A number of salary surveys have been conducted in the field of supply chain management, and they have been quite telling. Most of those who took part in the survey have reported significant pay increases, in excess of 10%. The study also showed that 43% of people in supply chain management now earn more than $100,000 per year. Two percent of respondents earned more than $250,000 per year. The average salary now stands at $107,802. Of particular interest during this survey was that people also felt an increase in job satisfaction, mentioning personal satisfaction and recognition for their skills and knowledge.
The study also demonstrated that those who have a degree in supply chain management earn the most. Those with more specific skills, like logistics, fleet, transportation, planning, warehousing, or purchasing, earn less. This would explain the discrepancy found in the BLS’ average salary.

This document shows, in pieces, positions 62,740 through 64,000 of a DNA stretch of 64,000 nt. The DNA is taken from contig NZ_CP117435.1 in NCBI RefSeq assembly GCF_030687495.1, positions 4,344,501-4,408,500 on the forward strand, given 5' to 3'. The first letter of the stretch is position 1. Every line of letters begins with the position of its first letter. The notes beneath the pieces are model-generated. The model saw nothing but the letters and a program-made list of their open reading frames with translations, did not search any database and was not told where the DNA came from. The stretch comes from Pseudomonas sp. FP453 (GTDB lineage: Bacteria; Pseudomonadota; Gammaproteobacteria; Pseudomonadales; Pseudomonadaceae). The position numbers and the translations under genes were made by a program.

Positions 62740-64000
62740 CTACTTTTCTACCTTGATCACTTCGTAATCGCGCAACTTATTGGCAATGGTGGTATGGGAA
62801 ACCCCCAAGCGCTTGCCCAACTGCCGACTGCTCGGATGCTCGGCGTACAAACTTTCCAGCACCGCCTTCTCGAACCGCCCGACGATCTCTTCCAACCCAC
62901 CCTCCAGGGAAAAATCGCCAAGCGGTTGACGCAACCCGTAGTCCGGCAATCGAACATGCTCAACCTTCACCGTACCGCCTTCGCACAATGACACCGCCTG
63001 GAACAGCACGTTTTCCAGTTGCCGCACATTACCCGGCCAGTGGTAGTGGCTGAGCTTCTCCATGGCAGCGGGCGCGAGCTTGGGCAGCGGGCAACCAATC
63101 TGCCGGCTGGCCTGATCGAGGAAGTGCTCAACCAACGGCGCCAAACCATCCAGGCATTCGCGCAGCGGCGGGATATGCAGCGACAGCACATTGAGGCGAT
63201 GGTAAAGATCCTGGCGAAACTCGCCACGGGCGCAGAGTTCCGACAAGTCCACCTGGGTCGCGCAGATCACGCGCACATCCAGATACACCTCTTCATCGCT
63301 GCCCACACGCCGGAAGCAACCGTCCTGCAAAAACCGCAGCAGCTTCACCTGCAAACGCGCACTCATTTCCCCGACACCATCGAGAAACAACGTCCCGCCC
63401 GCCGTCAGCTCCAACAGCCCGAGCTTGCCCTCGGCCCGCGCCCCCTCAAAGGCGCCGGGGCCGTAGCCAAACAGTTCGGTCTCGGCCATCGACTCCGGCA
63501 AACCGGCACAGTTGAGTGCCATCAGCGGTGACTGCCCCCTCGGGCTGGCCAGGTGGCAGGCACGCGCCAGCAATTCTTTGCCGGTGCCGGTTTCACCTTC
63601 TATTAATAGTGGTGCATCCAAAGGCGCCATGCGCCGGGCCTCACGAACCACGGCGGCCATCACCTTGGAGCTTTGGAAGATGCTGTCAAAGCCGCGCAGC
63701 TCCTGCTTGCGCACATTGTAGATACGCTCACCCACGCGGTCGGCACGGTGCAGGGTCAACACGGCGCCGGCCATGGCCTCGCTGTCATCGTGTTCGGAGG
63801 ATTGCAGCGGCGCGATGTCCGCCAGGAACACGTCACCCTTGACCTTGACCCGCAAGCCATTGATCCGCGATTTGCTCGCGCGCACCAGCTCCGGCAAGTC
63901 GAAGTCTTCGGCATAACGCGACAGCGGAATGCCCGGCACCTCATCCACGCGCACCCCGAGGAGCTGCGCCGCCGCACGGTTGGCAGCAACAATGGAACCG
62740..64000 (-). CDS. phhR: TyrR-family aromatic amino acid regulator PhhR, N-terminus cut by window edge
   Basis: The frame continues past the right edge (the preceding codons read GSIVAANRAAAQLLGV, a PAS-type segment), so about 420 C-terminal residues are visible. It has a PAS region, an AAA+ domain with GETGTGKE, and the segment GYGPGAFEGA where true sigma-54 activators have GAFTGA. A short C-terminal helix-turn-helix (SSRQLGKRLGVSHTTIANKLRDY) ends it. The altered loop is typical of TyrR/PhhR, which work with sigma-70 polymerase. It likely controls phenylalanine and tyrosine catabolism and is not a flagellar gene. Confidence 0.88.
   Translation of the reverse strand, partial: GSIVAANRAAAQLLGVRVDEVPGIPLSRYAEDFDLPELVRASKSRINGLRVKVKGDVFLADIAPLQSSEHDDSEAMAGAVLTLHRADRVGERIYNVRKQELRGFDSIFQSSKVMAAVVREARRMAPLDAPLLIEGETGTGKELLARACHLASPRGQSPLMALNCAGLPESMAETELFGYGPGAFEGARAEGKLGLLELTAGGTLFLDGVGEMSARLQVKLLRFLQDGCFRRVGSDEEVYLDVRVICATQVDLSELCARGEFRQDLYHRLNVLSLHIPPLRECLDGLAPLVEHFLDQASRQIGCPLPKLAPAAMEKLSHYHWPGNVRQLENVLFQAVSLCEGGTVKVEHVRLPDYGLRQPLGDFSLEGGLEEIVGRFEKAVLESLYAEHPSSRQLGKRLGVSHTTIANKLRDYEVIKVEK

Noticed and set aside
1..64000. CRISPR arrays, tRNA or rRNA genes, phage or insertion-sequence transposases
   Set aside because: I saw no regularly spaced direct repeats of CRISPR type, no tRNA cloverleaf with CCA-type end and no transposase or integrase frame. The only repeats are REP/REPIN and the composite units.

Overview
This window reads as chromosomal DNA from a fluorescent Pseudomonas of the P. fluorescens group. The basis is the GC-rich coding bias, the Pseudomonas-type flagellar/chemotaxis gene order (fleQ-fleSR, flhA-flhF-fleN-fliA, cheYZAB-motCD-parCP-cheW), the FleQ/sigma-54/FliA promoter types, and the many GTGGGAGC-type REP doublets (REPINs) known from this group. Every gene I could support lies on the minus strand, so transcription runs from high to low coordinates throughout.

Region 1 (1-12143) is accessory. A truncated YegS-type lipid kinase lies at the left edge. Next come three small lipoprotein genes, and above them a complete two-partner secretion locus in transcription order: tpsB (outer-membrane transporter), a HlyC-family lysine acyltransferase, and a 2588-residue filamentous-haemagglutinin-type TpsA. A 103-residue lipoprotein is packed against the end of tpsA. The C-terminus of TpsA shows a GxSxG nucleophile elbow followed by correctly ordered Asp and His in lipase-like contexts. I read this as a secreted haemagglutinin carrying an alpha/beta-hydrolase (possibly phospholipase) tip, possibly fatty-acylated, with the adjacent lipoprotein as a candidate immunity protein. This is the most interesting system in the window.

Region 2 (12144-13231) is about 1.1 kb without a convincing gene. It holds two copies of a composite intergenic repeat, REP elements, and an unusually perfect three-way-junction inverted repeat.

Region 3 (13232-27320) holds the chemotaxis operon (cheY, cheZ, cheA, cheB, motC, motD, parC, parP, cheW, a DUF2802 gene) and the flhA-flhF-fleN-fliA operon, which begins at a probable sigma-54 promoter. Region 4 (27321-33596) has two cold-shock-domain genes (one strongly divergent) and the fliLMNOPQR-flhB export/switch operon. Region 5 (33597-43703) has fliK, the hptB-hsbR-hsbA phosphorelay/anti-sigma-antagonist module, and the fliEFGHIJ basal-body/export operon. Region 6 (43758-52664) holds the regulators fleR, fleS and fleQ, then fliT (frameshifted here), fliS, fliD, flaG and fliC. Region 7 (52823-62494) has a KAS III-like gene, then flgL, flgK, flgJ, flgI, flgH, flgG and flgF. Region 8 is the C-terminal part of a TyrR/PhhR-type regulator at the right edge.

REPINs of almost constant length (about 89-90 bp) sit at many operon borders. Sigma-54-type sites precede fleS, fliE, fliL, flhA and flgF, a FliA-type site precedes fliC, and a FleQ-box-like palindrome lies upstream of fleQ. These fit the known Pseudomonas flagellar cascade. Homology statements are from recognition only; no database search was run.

The table below also highlights that there are significant differences in earnings depending on a professional’s job title.
|Job Title||Average Salary|
|Vice President or General Manager||$167,650|
|Corporate or Division Manager||$138,630|
|Supply Chain Manager||$100,159|
|Warehouse Manager or Supervisor||$68,534|
|Assistant Traffic Manager, Supervisor, or Analyst||$66,446|
The study also showed that those who had the highest degree of education earned the most, with the MBA (Master of Business Administration) with a Supply Chain Management concentration, earning the most. The table below highlights this better.
|Level of Education||Average Salary|